A Fairfax journalist has the astonishing backstory to how he provoked the Barnaby Joyce dual citizenship saga

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A Fairfax journalist has the astonishing backstory to how he provoked the Barnaby Joyce dual citizenship saga A Fairfax journalist has the astonishing backstory to how he provoked the Barnaby Joyce dual citizenship saga GettyImages 509511482 300x169

If the Nationals lose their leader and nation its deputy prime
minister, then Fairfax Media’s health and industrial relations
correspondent, Adam Gartrell, will be the lightning rod for any
anger Coalition supporters will feel about the dual citizenship
saga that’s landed Joyce in hot water today.

Australian-born
Joyce announced in parliament today
that he could potentially
be a New Zealand citizen by descent and has referred the issue to
the High Court.

Prime minister Malcolm Turnbull said that following advice from
the solicitor-general, “the government is satisfied that the
court would not find Mr Joyce disqualified to sit in the House”.

But Gartrell has just revealed why the government
suddenly finds itself in such an embarrassing position
,
especially after the PM
accused the Greens of “incredible sloppiness” and “extraordinary
negligence”
following the resignation of two senators last
month who fell foul of section 44 of the Constitution.

The journalist had a tip-off about Joyce last Monday and admits
his “first reaction was to laugh”, in this account of what happened next.

He sent Joyce’s media adviser an email titled: “Is the boss a
Kiwi?” that day and was told everything had been sorted years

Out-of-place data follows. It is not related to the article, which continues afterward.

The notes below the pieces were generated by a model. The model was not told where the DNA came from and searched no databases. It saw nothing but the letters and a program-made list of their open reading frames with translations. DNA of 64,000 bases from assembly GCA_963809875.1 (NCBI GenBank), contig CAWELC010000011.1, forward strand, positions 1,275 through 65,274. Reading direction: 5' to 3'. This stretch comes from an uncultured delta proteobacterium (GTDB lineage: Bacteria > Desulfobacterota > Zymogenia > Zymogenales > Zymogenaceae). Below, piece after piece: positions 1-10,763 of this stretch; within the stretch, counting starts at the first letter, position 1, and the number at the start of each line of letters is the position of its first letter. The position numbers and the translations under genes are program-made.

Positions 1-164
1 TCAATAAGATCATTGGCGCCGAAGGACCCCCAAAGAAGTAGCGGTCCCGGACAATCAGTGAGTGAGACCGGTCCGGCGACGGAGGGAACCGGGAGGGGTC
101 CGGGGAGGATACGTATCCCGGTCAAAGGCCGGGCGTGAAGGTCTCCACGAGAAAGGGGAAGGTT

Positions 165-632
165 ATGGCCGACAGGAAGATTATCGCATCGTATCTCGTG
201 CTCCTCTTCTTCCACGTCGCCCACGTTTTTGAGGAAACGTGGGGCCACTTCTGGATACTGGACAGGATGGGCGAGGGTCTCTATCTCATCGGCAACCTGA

ago.

But Gartrell kept digging, and as he recounts: “…found a number
of places where the New Zealand Department of Internal Affairs
(DIA) said citizenship by descent was automatic, and registration
was only needed if you wanted a passport”.

And last Thursday, he wrote to Joyce’s office again, having
spoken to three constitutional experts.

“Our advice is that any person born to a Kiwi father between 1949
and 1978 automatically became an NZ citizen by descent. There is
a further process you can go through to register that citizenship
– the process that confers the rights such as passports etc. But
even if that citizenship is never registered, the person is still
an NZ citizen,” Gartrell’s email said.

That’s when alarm bells started ringing in the government and the
matter went to the new solicitor-general for advice.

Fairfax gave Joyce the weekend to respond, and then on Monday
morning, Gartrell told Joyce’s office they were going to publish
what they’d discovered. Less than two hours later, the deputy PM
stunned everyone when he told Parliament about his concerns and
how he would refer the matter to the High Court, scooping the
paper’s scoop.

Read Gartrell’s account of how events unfolded here.

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